The global expansion of advanced metering systems


By Jeff Lund

Since the turn of the century, European utilities have led the world in deploying next-generation metering systems. These systems go beyond traditional AMR systems by including smart meters and an advanced metering infrastructure (AMI) to offer valueadded and smart grid applications. As other regions around the world begin to roll out AMI systems, much can be learned from the experiences of these initial European deployments.

Europe has led the deployment of advanced metering systems for several reasons. Compared to utilities in other parts of the world, European utilities have fewer investments in legacy AMR systems. This makes it easier for them to move toward advanced metering systems since they do not have to contend with recently installed legacy AMR assets. Also, the regulatory and political environment has played an important role. The European Union began opening markets and unbundling services in late 1996, and energy conservation has been an important part of European energy policy for some time. The 2007 Berg Smart Metering Report noted that the countries with the highest advanced metering activity in Europe are those with the highest electricity use per household – Norway, Sweden, and Finland – and those with the highest electricity retail prices – Denmark, The Netherlands, and Italy.

Of these countries, Italy was the first to move to advanced systems, with the Italian utility Enel leading the way. Enel has now deployed the world’s largest advanced metering project, operating nearly 30 million smart meters and related communications infrastructure using Echelon’s networking technology. That same proven core networking technology is the basis for Echelon’s NES system, an open, bidirectional, extensible, standards-based infrastructure that has had great success in many other early adopter countries and among first-moving utilities.

The NES system enables many metering and smart grid applications. It offers utilities the tools and information they need to address key challenges such as high electricity use or high rates by enabling them to, among other things, better understand the operation of the grid, deploy new tariff plans over the network, detect theft and tampering, and limit demand in times of need.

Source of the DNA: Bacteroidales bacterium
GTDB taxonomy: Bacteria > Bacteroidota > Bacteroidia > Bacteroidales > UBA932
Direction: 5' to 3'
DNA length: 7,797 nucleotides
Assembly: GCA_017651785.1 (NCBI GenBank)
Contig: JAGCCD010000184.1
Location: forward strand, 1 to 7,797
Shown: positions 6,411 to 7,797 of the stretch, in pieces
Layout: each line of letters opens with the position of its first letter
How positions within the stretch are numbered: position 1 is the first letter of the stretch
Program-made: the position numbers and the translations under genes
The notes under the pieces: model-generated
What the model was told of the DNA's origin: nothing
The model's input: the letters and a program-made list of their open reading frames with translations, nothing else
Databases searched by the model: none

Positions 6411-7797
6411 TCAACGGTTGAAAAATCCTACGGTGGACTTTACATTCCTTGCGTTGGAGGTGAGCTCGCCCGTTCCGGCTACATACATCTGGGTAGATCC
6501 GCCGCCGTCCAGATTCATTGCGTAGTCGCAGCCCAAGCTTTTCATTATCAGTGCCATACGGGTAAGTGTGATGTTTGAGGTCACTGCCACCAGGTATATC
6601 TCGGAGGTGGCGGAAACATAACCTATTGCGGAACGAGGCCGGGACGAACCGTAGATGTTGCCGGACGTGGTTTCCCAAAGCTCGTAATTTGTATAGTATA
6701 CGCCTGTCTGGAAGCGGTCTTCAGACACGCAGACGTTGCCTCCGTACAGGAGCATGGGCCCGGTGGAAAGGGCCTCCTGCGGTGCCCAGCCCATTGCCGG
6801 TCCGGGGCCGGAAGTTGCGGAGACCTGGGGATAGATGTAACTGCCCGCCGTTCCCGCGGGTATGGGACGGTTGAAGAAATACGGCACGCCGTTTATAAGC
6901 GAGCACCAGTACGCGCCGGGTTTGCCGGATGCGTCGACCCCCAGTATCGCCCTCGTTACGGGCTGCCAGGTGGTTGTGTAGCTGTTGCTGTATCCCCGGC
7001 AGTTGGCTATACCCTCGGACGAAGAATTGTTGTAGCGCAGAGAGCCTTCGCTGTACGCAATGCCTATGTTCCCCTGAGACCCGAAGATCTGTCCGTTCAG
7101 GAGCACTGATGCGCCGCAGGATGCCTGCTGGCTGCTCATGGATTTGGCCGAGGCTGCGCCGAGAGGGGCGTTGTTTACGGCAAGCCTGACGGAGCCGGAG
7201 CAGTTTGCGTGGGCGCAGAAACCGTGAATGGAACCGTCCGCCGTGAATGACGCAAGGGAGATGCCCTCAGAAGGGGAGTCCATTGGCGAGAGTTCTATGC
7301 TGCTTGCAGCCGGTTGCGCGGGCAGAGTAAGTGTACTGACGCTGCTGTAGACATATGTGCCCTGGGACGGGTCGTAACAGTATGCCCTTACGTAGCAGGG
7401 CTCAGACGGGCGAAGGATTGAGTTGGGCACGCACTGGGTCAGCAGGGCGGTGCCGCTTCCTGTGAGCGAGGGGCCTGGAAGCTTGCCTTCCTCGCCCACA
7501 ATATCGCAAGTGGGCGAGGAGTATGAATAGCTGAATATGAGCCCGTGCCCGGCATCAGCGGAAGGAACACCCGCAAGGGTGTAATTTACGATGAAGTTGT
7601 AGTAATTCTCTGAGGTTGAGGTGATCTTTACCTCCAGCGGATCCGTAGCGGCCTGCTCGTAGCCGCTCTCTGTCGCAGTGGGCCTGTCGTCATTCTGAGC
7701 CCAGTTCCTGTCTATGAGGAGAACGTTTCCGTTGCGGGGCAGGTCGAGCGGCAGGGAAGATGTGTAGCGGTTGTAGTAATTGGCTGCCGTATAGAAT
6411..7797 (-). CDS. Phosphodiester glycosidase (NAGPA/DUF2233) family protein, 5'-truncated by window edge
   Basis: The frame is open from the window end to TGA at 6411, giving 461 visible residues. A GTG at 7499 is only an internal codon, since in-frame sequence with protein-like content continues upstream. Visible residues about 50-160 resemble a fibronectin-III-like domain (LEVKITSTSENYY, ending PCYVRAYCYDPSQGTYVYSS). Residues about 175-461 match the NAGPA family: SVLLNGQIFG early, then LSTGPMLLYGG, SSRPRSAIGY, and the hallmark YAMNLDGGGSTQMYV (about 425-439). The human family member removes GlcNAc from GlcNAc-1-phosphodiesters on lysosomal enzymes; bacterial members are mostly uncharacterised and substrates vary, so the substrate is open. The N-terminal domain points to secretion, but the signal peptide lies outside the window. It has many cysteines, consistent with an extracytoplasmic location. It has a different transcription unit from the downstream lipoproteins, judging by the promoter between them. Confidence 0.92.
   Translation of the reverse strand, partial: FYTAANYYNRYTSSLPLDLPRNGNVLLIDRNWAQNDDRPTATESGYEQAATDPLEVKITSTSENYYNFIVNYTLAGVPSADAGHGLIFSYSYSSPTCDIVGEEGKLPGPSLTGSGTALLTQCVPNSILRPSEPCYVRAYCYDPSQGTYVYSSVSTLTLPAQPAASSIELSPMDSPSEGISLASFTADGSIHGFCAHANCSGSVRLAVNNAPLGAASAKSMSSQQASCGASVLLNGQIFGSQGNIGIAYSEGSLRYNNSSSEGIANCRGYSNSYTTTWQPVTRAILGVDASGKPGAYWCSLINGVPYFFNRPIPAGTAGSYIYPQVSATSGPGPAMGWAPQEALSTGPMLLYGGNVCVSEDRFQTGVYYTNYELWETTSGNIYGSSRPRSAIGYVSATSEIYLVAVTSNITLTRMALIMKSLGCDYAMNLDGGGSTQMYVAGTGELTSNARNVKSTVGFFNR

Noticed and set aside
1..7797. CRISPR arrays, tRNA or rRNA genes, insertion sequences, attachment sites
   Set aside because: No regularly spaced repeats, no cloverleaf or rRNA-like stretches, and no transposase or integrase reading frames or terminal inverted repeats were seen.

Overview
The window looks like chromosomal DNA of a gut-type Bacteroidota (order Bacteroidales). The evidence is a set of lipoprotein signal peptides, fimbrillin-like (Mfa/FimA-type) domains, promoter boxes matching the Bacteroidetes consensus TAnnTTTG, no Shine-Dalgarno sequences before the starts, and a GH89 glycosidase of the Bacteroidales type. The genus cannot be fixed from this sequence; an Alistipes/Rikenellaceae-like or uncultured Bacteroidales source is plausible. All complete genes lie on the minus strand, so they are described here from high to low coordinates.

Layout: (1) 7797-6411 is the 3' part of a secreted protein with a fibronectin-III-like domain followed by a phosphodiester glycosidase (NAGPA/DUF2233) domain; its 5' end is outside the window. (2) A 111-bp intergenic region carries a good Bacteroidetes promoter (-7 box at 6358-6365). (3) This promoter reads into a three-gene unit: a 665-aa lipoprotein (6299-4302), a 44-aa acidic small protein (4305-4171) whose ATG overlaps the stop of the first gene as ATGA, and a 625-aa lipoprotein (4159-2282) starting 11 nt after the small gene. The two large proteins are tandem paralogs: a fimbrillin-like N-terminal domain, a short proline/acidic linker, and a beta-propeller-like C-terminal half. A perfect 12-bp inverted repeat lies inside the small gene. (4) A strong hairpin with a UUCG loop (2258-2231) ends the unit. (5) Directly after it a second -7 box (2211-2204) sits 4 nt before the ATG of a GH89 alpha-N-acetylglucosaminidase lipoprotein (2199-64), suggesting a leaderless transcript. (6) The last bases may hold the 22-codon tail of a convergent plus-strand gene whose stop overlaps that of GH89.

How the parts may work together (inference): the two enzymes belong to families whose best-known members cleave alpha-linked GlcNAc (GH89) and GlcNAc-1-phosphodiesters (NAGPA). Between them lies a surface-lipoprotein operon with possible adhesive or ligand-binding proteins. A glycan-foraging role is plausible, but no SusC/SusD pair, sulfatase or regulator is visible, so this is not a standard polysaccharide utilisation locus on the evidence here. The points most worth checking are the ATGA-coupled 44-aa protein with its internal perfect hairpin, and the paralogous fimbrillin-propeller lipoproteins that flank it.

Reinforcing these points, Göran Lundgren, managing director of Vattenfall Eldistribution AB, has been quoted as saying “The new [Echelon] meters meet not only our basic demands in that they provide correct metered values for billing based on actual consumption, but they also offer several new interesting functions such as remote control, output control, and various forms of quality control.”

More recently, a number of Danish utilities, including ELRO, EnergiMidt, and SEAS, have decided to deploy an advanced metering system based on the NES system, making it the market leader in Denmark, another country rapidly moving toward advanced metering as the standard for the country. Explaining its choice, Holger Blok, CEO of EnergiMidt, said, “As a large, customer owned utility, it was important for us to provide our customers with a system that is world-class, not only in terms of its reliability and functionality, but also in its ability to allow us to offer new and innovative services over time.”

With energy prices and energy use rising around the world, these early adopter countries point the way toward the future for all of us. Utilities worldwide are being asked to respond creatively to global climate change and energy demand, to enhance their capability to deliver clean energy at affordable prices, and to empower their customers to become informed and efficient-energy consumers. Advanced metering systems play a central role in enabling utilities – and their customers – to meet these challenges.

Already we are seeing the spread of AMI systems from these early adopter countries to utilities in other countries. Russia, Austria, The Netherlands, Germany, the Czech Republic, Australia, the United States, and others have begun large-scale deployments or early pilots of the NES system. By using the NES system, not only can utilities directly benefit from its extensive functionalities and applications, but their customers can greatly benefit from advanced metering deployments as well. There is no doubt that the same key issues that drove the early adopters to move forward will also influence other countries and their utilities to deploy an advanced metering system that offers an open, bidirectional, extensible, standards-based infrastructure that helps them meet their needs both today and tomorrow.